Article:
It was about 2 a.m. when the tornado touched down in Henderson County, Ky., Nov. 6, 2005.
The twister crossed the Ohio River and churned into a mobile-home community near Evansville, picking up some of the trailers and pitching them into a nearby pond.
Twenty-five people died that night, and more than 200 others were injured.
The National Weather Service had issued warnings for the area some 30 minutes before the tornado struck Vanderburgh County, but people were asleep. They didn’t hear the sirens. They weren’t aware of the danger.
The following year, the state Legislature mandated every new manufactured or mobile home sold in Indiana be equipped with a weather radio. And it’s why the state Department of Homeland Security has supplied weather radios to county emergency management agencies for distribution in trailer parks and areas of low income these past few years.
If Hoosiers learned anything from the Evansville tornado of eight years ago, it’s that such storms can touch down at any time in any month. So if you’re looking for a gift for that hard-to-buy-for relative or friend, consider getting them a weather radio. They’re inexpensive — anywhere from $30 to $40 — and can be found online and in most electronics stores.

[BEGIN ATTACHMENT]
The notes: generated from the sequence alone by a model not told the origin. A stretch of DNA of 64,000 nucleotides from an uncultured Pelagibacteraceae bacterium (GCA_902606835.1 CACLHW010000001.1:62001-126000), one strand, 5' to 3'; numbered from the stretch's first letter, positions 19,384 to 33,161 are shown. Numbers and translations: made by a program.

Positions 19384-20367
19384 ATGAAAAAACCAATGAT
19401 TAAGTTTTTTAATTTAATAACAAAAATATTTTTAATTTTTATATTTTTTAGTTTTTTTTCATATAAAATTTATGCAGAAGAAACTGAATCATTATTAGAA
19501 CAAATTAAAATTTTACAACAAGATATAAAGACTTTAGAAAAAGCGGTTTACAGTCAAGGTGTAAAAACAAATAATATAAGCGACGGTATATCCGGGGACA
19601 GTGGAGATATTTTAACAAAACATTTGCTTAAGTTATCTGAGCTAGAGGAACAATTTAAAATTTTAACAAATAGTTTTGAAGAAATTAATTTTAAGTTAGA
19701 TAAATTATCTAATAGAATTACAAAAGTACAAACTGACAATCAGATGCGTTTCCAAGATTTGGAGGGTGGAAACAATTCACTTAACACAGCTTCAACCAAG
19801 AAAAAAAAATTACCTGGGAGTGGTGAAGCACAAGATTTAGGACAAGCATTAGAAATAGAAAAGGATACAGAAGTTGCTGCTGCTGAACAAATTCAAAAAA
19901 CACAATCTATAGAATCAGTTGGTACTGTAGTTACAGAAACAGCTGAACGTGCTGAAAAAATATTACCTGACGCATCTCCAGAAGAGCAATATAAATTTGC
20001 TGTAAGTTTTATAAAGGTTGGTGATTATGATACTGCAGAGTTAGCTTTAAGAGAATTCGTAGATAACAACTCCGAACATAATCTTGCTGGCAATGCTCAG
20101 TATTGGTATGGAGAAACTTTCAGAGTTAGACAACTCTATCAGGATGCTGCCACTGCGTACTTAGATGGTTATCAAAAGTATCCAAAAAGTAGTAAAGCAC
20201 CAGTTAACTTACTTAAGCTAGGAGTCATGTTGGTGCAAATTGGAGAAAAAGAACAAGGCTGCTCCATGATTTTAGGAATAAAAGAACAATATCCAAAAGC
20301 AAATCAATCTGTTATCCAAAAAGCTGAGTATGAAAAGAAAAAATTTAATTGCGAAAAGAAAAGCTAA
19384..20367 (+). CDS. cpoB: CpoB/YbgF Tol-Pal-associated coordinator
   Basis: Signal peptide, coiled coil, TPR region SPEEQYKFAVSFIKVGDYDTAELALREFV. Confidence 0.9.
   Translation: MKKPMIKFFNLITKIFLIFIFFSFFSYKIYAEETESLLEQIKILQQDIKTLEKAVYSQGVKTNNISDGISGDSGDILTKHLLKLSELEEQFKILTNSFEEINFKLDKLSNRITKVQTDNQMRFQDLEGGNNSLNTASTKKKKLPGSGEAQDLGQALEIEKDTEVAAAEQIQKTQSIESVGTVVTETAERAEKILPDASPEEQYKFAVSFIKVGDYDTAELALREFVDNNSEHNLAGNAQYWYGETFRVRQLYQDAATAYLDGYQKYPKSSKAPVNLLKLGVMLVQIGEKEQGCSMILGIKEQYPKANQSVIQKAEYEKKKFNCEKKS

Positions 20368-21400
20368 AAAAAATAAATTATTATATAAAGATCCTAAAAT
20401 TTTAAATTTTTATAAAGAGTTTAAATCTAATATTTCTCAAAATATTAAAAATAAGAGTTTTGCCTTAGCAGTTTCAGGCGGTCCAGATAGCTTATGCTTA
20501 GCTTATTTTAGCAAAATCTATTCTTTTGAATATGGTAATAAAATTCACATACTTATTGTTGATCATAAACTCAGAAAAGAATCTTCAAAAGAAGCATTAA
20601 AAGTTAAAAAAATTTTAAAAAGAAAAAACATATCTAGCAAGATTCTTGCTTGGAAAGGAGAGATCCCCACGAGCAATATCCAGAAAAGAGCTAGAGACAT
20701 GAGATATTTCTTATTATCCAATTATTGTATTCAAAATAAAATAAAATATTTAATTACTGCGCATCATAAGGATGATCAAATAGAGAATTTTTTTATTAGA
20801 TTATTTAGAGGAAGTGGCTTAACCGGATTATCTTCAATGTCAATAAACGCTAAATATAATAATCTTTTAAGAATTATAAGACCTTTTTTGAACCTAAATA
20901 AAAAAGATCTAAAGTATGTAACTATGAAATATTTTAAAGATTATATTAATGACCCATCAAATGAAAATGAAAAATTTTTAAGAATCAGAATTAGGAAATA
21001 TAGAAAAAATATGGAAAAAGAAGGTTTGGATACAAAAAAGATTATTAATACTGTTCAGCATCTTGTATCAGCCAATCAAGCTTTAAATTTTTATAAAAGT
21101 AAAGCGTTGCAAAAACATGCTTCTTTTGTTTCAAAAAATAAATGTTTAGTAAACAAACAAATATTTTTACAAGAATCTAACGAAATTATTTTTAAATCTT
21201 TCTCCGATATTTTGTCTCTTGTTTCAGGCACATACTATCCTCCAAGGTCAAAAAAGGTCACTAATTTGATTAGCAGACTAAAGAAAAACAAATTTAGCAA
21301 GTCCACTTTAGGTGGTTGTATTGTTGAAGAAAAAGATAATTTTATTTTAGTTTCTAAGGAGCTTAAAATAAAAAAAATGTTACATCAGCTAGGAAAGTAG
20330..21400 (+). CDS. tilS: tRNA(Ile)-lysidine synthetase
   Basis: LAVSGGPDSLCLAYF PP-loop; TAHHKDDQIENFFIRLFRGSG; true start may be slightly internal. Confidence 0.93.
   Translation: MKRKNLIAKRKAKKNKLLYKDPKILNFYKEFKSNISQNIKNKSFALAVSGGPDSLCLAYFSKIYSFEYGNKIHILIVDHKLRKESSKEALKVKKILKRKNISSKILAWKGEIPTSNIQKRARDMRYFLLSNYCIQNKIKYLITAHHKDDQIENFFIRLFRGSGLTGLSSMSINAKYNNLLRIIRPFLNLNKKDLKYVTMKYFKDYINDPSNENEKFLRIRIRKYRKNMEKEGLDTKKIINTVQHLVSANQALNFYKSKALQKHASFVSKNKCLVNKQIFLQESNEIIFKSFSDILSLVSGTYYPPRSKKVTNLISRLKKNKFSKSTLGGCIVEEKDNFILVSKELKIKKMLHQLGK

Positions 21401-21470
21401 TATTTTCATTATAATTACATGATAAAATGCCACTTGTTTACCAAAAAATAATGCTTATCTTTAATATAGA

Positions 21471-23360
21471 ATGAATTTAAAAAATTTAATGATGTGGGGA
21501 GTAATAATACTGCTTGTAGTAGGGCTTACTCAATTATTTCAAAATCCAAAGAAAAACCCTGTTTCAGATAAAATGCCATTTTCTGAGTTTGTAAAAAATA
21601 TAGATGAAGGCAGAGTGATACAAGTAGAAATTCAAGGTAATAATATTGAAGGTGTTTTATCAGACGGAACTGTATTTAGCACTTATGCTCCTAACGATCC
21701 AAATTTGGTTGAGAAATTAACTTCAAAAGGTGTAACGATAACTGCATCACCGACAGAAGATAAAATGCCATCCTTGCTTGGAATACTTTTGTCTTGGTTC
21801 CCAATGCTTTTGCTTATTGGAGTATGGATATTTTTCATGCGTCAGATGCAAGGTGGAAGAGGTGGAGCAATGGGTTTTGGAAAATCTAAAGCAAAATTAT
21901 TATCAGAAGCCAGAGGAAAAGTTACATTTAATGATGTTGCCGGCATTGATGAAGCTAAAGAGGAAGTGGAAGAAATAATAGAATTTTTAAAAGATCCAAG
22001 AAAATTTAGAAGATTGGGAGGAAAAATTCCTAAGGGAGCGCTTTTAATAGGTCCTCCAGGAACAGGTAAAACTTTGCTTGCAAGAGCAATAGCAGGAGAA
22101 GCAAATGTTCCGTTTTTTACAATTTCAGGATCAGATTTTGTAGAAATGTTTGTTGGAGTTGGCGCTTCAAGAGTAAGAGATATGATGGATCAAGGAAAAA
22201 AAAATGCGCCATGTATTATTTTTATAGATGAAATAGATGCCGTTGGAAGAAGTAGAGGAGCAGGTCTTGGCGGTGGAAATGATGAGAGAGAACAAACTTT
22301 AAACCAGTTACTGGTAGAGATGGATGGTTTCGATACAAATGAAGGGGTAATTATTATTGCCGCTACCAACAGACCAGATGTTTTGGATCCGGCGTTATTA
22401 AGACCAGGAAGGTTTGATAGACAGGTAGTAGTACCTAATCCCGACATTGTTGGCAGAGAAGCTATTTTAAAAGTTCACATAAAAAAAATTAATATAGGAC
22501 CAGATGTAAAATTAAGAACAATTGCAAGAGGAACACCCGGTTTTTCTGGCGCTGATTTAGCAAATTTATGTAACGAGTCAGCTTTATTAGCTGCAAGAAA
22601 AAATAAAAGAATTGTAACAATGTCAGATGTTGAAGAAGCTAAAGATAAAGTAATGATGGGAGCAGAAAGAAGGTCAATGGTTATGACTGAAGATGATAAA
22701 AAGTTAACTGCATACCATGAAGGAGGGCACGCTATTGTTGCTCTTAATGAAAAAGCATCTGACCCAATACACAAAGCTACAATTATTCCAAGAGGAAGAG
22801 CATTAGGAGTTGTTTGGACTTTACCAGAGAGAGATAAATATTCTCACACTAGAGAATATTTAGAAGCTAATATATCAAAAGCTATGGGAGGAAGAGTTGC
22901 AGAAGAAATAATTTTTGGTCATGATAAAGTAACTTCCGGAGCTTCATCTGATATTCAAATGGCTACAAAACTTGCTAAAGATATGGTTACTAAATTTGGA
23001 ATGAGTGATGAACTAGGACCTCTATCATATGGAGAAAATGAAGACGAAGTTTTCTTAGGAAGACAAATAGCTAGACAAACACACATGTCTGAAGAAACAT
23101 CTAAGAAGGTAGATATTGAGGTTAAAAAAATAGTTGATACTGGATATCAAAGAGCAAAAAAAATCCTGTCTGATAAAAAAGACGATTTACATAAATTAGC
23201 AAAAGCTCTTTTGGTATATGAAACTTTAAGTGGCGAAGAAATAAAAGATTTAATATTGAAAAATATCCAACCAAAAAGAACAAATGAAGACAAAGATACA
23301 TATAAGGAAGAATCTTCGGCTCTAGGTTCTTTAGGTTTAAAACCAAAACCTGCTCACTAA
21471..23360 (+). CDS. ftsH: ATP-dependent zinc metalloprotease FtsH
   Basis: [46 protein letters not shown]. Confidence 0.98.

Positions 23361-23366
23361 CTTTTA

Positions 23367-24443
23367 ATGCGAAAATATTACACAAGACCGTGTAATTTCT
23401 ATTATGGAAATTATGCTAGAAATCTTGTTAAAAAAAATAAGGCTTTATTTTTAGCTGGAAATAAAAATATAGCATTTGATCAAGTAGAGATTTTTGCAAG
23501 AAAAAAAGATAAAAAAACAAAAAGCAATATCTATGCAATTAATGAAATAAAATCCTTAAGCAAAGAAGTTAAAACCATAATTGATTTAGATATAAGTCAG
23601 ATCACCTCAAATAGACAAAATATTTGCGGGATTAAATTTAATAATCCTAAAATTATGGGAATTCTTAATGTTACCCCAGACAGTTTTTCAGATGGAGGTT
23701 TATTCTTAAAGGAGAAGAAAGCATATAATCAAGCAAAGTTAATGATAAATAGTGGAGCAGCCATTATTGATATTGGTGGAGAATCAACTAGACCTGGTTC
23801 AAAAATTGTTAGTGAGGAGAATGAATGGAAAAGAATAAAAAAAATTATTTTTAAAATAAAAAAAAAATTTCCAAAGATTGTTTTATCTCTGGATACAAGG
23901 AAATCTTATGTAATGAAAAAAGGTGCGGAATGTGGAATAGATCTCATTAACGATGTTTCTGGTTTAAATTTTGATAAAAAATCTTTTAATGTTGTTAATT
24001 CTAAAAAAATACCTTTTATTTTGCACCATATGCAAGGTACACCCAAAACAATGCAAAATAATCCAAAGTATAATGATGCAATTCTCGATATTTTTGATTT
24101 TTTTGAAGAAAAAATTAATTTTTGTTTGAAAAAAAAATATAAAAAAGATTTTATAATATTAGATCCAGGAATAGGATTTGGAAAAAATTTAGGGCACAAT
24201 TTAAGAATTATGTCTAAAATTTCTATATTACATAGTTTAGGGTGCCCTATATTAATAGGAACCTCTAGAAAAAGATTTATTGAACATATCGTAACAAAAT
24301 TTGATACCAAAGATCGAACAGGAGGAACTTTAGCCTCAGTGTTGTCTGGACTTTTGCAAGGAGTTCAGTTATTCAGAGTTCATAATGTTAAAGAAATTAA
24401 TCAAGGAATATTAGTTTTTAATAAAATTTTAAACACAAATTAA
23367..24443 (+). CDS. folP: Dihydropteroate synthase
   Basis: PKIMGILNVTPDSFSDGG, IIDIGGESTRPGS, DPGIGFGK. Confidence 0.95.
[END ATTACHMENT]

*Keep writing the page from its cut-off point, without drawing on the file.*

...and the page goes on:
Weather radios arguably are more reliable than tornado sirens — a horn’s blast could be difficult to hear when your windows are closed and you’re asleep. And they’re a necessity for those who live in a mobile home.
Some 20 million Americans live in manufactured homes, and the fatality rate for their residents during a tornado is more than 10 times that of permanent structures.
Storms, floods and tornadoes can strike any time of year. Purchase a weather radio and set it near your bed. It could save your life.